NEW YORK —In recent months, the U.S. Food and Drug Administration has identified a number of instances of contaminated toothpaste being imported and sold in the United States, including counterfeit Colgate toothpaste that may contain a chemical used in antifreeze. Since the news broke, hundreds of tubes of suspected toothpaste have been stripped from store shelves.
“Colgate recognizes the seriousness of illegal counterfeit products, and the health risk they may present, and works with law-enforcement authorities to prevent such products from reaching the consumer marketplace,” Colgate-Palmolive stated in its most recent update. “It is important that consumers support efforts to remove these illegal products which Colgate does not make or distribute, and report to Colgate and regulatory authorities any suspected counterfeit product.”
Consumers have been urged to closely read the packaging, as there are several indicators that identify the product as counterfeit.
The counterfeit product comes labeled as a 5-ounce tube (or 100 ml tube), a size not made or sold by Colgate in the United States.
There are words on the package, “Manufactured by: COLGATE-PALMOLIVE (PTV) LTD., SOUTH AFRICA – 52 Commissioner Street, Boksburg, 1460.”
There may be several misspelled words on the product carton including: “isclinically,” “SOUTH AFRLCA,” and “South African Dental Assoxiation.”
Colgate initially announced that the counterfeit toothpaste had been located in several dollar-type discount stores in four states: New York, New Jersey, Pennsylvania and Maryland. However, Illinois, Connecticut and Massachusetts soon joined the list.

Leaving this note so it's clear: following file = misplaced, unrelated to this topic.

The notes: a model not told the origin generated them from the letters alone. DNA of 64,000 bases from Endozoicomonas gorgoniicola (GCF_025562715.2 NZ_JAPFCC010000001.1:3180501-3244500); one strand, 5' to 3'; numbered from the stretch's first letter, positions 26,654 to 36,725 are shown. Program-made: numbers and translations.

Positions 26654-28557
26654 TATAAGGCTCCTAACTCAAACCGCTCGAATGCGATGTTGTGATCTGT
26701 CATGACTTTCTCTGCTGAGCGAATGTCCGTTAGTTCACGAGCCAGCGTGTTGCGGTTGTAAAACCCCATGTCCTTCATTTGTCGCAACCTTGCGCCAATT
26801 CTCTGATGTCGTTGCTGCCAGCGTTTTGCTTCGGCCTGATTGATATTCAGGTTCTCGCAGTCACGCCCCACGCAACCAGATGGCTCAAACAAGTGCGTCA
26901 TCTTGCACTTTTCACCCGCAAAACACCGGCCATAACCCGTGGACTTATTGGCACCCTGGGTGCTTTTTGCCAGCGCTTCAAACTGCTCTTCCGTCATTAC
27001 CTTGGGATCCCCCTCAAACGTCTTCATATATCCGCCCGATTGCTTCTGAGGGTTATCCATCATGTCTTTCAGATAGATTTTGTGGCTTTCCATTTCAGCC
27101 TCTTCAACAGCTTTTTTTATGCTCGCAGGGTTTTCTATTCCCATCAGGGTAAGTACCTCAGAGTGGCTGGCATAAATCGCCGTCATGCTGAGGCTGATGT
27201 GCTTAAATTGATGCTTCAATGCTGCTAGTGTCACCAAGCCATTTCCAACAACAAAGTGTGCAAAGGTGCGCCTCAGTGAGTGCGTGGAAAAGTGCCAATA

There were indications that the tubes did not contain fluoride and may contain diethylene glycol, a chemical used in antifreeze, and, as Colgate stressed, one that is not and has never been an ingredient in Colgate toothpaste anywhere in the world.
In July, Connecticut Attorney General Richard Blumenthal and Connecticut Department of Consumer Protection Commissioner Jerry Farrell Jr. announced that they had confiscated from five different discount and dollar stores 430 tubes of counterfeit Colgate reportedly made in South Africa and 275 tubes of Chinese-made Dentakleen and Dentakleen Junior strawberry and blueberry flavor.
“We are stopping sales and seizing this toxic toothpaste, holding retailers accountable for every tube on their shelves,” Blumenthal stated.
In Illinois, Attorney General Lisa Madigan announced that a daylong sweep in Chicago neighborhoods turned up more than 480 tubes of suspect toothpaste on store shelves, mostly low-end discount stores. In addition to finding tubes that indicated it was made in South Africa, Madigan said searchers also found toothpaste with Chinese writing on the packaging and labeling indicating it was made in China. Colgate-labeled toothpaste with Chinese writing is not authorized for sale in the United States.
In addition, the Massachusetts Department of Public Health issued an advisory in July stating that counterfeit toothpaste had been found in 11 communities, including Boston. Again, most of the products were found in small, independent dollar-type discount stores.